Solutions to Your Post-Workout Fuelling Problems
The food you eat after working out is an important decision to make. Exercise depletes your body of glycogen and causes micro tears to your muscles fibres, which can lead to muscle soreness and that ‘ouch, it hurts to take the stairs’ feeling.
One of the best ways to repair and rebuild your body after training is to feed it the right nutrients. Here’s your recovery plan, within the first hour after exercise, rehydrate by drinking some water and then consume 20-25g of protein to aid muscle repair. Add around 50-80g of carbohydrate to your protein-heavy snack to replenish glycogen stores and fuel your body until the next meal. Still confused? Here are the solutions to your post-workout fuelling problems.
Q: I’ve heard about post-workout foods. What should I eat?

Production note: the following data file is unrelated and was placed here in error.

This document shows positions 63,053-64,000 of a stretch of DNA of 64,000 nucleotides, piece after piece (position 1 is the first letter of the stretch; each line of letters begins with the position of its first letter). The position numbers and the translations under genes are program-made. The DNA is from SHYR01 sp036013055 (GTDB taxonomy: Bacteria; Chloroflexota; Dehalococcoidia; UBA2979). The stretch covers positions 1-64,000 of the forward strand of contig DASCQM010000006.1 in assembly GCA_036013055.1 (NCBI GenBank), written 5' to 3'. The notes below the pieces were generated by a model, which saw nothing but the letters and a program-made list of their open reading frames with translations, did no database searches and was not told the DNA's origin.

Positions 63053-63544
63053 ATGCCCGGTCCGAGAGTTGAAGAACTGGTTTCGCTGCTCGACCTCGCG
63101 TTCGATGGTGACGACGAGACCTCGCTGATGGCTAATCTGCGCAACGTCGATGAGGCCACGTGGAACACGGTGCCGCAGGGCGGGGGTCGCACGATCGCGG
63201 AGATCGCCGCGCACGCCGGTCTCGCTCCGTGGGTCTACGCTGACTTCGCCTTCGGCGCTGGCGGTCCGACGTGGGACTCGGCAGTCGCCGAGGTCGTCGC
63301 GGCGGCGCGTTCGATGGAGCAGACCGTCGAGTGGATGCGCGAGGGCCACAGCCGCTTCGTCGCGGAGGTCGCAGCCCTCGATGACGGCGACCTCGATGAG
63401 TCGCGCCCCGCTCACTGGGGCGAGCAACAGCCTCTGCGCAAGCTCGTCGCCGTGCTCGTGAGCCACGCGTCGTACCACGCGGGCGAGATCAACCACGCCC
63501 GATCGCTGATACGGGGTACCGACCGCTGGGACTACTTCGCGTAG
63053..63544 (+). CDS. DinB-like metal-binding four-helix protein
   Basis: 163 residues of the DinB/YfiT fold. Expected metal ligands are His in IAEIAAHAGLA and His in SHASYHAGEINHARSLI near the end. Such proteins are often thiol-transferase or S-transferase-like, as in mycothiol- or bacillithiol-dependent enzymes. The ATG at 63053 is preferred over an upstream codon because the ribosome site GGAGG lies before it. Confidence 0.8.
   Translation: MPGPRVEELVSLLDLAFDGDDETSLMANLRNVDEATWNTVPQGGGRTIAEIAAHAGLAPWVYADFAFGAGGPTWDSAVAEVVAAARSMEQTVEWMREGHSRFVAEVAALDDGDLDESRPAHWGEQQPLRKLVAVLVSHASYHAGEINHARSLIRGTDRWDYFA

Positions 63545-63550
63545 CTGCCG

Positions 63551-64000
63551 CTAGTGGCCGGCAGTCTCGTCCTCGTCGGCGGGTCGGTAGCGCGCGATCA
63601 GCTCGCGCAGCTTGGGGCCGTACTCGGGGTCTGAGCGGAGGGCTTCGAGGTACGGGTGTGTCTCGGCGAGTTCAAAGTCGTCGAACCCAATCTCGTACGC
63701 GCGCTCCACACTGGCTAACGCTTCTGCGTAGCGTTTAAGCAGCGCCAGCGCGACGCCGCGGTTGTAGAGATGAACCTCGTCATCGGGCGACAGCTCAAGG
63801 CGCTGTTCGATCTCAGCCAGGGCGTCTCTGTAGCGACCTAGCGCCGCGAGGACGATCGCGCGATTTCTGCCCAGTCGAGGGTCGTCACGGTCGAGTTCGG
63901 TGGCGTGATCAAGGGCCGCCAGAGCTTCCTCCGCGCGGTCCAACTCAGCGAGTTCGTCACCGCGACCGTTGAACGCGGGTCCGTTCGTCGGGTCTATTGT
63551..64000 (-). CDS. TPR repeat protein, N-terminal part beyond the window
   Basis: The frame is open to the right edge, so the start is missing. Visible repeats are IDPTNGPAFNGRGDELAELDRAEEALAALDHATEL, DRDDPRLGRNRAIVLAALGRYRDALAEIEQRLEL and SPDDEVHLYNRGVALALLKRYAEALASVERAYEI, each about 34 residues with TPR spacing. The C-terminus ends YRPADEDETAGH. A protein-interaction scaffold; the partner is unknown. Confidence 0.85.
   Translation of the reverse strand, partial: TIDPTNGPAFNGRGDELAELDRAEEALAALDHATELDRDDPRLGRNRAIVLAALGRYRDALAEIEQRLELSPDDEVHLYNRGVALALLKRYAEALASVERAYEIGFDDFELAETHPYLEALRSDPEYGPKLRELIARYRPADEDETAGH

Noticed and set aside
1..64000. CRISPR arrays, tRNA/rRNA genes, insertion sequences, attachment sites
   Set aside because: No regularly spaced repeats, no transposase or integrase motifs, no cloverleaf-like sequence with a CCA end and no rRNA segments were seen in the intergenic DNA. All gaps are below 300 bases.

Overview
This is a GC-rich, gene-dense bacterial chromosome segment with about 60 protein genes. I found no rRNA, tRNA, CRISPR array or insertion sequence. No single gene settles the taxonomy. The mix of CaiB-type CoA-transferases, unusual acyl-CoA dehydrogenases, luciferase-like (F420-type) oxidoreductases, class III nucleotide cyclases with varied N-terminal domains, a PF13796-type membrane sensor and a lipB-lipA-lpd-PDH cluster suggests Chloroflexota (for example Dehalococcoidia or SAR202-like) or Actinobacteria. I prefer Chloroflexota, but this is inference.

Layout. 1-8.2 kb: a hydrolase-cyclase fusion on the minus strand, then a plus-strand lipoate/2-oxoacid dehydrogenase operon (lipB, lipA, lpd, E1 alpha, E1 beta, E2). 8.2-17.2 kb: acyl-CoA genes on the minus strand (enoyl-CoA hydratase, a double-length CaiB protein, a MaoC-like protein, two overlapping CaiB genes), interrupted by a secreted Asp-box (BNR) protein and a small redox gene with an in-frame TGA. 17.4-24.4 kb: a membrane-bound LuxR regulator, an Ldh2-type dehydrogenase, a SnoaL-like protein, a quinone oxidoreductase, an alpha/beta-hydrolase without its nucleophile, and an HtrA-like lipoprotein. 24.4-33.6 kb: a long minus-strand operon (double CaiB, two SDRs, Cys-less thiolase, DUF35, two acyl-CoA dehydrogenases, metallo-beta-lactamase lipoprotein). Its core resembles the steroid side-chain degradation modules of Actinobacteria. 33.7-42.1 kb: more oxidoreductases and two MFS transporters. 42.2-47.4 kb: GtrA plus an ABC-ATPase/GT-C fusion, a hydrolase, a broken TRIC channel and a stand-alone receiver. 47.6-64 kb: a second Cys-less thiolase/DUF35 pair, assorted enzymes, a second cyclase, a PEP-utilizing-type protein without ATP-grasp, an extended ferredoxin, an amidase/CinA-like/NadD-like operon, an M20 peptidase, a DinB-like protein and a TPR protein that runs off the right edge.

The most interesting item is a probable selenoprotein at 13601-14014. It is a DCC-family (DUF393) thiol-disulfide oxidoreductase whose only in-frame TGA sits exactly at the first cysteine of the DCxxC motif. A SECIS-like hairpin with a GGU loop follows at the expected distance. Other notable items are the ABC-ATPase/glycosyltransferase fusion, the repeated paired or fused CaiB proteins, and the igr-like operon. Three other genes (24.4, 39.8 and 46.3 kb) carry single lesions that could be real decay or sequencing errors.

It’s really important to eat after a workout, as exercise depletes your glycogen stores and breaks down muscle tissue. The right food will replenish energy levels and help repair damaged muscles. Carbohydrate fuel is essential for energy – fail to top up and you’ll feel sluggish all day! Protein is the nutrient that helps muscles to repair and regrow, which is particularly important for those who are weight training. Science shows there is a ‘golden hour’ after exercise in which your muscles are primed to absorb the most nutrients and enzymes from food. If you’re eating a meal, such as lunch or dinner, within this time, you shouldn’t need extra fuel. Opt for high GI carbohydrate fuel, such as wholemeal bread, and protein-heavy food, such as turkey. So, a turkey sandwich on wholemeal bread would make a great post-workout lunch. If you’re not having a meal for several hours after exercise, a small amount of carbohydrate and hit of protein is necessary. Bananas and nuts, a boiled egg on toast or a protein smoothie are all great post-workout options.